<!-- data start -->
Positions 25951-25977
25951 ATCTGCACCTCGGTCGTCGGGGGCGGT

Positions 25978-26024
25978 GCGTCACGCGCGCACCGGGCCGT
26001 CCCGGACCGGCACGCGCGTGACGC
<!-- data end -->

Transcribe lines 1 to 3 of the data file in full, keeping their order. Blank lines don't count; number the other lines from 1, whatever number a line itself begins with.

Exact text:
Positions 25951-25977
25951 ATCTGCACCTCGGTCGTCGGGGGCGGT

Positions 25978-26024